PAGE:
Included in the announcement was mention of the government's allocation of $1.67 billion for the 2020 Cyber Security Strategy and investments in online safety.
In a statement, Tim Watts, the shadow assistant minister for communications and cyber security, said the announcement was "nothing more than an attempt by the Morrison Government to hoodwink the Australian people into thinking it is delivering on cyber security".
Watts claimed that 90% of the funding announced on Tuesday was recycled announcements.
"The Cleaner Pipes initiative alone has been announced once a month for the last four months.
"It was first announced in June, then again in July as part of the 2020 Force Structure Plan, a third time in August as part of the 2020 Cyber Security Strategy and today (Tuesday) it’s part of the Digital Business Plan."
Watts described Morrison’s approach to cyber security as one in which there was no dedicated minister to look after the space, and one where old initiatives were repackaged as new spending, "and hope no one notices you haven’t delivered".
The mobile industry lobby group, the Australian Mobile Telecommunications Association, welcomed another part of Morrison's announcement, a $30 million investment for exploring 5G innovation opportunities.
AMTA chief executive Chris Althaus labelled the promised investment as " a key pathway to COVID recovery and beyond".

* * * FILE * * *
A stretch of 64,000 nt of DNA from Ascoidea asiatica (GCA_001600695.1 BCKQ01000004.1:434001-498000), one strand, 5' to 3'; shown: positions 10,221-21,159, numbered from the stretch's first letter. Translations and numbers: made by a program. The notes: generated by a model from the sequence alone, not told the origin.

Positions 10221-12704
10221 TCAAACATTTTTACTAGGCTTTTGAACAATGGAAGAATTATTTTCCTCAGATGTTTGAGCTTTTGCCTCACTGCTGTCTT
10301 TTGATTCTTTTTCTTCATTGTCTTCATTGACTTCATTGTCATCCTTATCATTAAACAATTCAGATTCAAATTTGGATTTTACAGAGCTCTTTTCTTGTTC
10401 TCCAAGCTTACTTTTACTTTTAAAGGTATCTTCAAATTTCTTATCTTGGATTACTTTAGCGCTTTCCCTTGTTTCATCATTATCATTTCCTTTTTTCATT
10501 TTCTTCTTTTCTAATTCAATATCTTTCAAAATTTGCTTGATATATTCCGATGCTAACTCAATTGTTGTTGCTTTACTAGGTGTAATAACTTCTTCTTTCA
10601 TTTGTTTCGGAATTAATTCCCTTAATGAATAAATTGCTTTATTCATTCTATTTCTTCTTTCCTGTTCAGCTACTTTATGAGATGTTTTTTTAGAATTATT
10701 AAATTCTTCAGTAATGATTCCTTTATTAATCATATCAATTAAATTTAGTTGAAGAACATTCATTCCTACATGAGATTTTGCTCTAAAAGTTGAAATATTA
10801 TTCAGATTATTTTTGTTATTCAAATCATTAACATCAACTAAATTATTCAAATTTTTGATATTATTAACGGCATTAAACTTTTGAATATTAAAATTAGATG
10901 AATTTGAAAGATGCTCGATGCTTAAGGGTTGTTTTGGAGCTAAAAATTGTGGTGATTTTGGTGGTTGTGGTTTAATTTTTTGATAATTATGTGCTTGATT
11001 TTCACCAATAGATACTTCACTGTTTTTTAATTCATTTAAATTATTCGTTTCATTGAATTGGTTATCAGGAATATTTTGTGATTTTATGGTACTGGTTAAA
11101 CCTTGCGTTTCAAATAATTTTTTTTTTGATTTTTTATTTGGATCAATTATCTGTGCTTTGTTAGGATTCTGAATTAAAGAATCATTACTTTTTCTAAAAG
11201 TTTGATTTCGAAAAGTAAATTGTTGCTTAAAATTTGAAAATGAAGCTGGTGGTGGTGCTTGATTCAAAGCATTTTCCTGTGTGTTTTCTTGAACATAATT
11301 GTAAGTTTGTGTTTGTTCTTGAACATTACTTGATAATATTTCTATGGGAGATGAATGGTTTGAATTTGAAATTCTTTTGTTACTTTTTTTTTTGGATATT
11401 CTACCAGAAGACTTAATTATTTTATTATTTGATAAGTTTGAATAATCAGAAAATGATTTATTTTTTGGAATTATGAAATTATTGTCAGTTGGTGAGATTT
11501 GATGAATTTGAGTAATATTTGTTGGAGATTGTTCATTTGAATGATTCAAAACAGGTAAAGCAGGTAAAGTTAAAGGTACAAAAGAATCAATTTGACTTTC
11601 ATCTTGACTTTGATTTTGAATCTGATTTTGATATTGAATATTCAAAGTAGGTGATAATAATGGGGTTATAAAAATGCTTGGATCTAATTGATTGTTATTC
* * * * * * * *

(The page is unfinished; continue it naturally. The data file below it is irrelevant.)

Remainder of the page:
"5G will enable substantial opportunities for innovation and productivity through enhanced connectivity that will greatly benefit Australian consumers, businesses, and industries," he said ion a statement.
"The mobile telecommunications industry is pleased to see the proactive approach taken by the government, which targets accelerating the digital transformation of Australian businesses through 5G, with clear flow-on impacts for productivity, growth and creating jobs.
"This investment, which includes the establishment of the Australian 5G Innovation Initiative to help promote 5G in key industry sectors such as agriculture, mining, logistics and manufacturing, is an important addition to Australia's economic recovery strategy.
"Mobile telecommunications are key enabling technologies that support productivity and connectivity across most industries and will play a central role in helping businesses adjust to the new realities of life during our recovery from the COVID-19 pandemic and thereafter."
Althaus was also pleased with the announcement about investment in further refinements to Australia's spectrum management and planning framework to allow more efficient spectrum allocation and simplify the digital spectrum licence system.
"Australia was recently recognised as the global leader in mobile after being named the number one nation in the world by the GSMA Mobile Connectivity Index for the sixth consecutive year, so we are well positioned and can be confident in our future as we face the challenges of a COVID-19 recovery with the benefit of a world-leading mobile sector," he said.
"AMTA now looks forward to working with the government on the details of this 5G initiative."